Volunteers are ‘eyes and ears’ for Kingston Police, Services Board hears

The Kingston Police Community Volunteers have their own specially marked vehicles. Photo via Kingston Police.

If members of the Kingston Police Services Board weren’t already aware of what Kingston Police Community Volunteers (KPCV) do, they certainly are now after Chris Phelan, KPCV coordinator, made a presentation at the board’s monthly meeting on Thursday, Mar. 21, 2024. As the board learned, Kingston Police Community Volunteers do much more than just direct traffic around the Santa Claus Parade.

Phelan joked that he had been given a time limit of 10 minutes for his presentation, “but I am so much in love with this group that I can talk for hours.”

Originally sponsored by Kingston Police and the Kiwanis Club of Kingston, the KPCV was formed on May 24, 1996, with approximately 15 volunteers, Phelan said.

“Our mandate was to go out and augment the Kingston Police by acting as eyes and ears,” he explained.

He pointed to a photo of the group wearing bright yellow jackets and explained this colour was chosen so people could see them and be aware of their presence.

“That was the chief’s idea — so we would look like a sore thumb out on the street,” Phelan said with a laugh.

Twenty-eight years later, the KPCV consists of approximately 65 volunteers, having just taken on 25 in the last two months, according to Phelan.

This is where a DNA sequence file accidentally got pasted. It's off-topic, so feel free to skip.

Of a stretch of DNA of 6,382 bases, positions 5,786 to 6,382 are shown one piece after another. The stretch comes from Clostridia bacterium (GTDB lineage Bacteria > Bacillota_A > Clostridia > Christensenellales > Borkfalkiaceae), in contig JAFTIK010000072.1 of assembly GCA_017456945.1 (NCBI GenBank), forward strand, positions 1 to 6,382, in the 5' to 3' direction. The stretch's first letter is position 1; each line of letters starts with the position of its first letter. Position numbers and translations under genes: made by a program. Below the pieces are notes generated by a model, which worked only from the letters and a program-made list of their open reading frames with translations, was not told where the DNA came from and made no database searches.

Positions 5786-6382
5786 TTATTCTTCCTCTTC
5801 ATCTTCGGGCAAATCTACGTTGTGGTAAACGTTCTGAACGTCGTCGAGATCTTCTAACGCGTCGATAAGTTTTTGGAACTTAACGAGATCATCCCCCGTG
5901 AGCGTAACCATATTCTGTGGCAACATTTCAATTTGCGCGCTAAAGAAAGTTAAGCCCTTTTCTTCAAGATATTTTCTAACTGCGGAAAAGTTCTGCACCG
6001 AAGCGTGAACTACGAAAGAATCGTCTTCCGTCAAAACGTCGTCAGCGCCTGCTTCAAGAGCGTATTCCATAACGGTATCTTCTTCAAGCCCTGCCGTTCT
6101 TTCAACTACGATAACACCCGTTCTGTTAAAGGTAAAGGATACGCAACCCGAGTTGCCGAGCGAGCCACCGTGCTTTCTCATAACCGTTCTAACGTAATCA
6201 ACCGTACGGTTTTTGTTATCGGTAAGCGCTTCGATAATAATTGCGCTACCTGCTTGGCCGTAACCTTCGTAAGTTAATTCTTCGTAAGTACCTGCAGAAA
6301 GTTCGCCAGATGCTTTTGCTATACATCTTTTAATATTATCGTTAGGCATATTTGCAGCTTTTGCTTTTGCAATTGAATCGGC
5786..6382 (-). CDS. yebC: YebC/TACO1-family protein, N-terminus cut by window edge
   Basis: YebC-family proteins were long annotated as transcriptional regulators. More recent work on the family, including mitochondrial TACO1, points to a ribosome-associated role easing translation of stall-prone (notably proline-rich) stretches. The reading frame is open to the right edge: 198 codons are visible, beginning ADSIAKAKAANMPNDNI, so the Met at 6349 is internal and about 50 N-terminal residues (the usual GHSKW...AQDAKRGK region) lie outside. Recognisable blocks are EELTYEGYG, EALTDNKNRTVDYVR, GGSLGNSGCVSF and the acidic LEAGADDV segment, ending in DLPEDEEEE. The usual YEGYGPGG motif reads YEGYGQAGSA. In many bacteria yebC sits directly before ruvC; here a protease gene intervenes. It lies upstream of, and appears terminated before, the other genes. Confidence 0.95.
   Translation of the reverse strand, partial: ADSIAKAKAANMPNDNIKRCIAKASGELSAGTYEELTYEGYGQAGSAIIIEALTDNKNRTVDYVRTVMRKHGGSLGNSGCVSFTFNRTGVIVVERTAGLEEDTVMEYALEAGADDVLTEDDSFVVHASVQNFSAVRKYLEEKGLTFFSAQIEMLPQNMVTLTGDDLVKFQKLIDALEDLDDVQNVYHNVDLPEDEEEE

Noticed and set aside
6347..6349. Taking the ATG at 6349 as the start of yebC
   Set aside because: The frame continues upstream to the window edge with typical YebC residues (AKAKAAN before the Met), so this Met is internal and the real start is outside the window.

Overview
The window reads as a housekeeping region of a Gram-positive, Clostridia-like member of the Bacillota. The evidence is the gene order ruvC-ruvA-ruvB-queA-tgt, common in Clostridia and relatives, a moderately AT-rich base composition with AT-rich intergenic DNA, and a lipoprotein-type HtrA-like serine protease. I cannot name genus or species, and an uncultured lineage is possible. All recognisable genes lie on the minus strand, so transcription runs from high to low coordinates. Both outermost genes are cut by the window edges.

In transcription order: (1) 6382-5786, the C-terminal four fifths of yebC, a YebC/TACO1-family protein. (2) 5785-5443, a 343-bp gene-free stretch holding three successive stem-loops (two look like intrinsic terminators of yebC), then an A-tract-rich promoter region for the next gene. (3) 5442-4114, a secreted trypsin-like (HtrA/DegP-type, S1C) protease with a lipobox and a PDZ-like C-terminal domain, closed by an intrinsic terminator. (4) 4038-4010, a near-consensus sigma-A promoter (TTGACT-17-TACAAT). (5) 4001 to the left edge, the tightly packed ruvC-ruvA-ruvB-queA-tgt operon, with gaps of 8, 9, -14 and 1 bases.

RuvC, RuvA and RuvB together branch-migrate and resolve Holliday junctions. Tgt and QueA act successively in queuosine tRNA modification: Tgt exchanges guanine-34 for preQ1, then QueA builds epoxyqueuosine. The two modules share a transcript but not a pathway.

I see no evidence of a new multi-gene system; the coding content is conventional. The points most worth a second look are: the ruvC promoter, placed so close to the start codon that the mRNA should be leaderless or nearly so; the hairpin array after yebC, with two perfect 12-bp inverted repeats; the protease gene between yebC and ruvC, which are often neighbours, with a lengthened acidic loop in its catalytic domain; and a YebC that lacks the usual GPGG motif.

A historic photo from 2006 in Phelan’s presentation highlights the bright yellow uniform that marks the KPCV. Photo via presentation to the KPSB.

The purpose of the Kingston Police Community Volunteers is to assist the Kingston Police in a variety of “non-confrontational” roles that will enhance policing service to the Kingston community. The KPCV also strives to ensure that these tasks are challenging, offering a satisfying experience its members.

Becoming a volunteer involves taking a one-day intensive basic training course, Phelan said. New recruits are trained on radios, paperwork, and what to look for when out on patrol. For the first three months, volunteers are on probation and must patrol with an experienced volunteer who will supplement their training.

Extra training days are set up to ensure all new volunteers are trained in further tasks, such as radar surveys. Phelan explained that these help the police find high-speeder zones, noting that the KPCV members “are non-confrontational, so we just sit there in a dark corner somewhere and run radar for [the police], and send back a report” on the number of speeders per hour.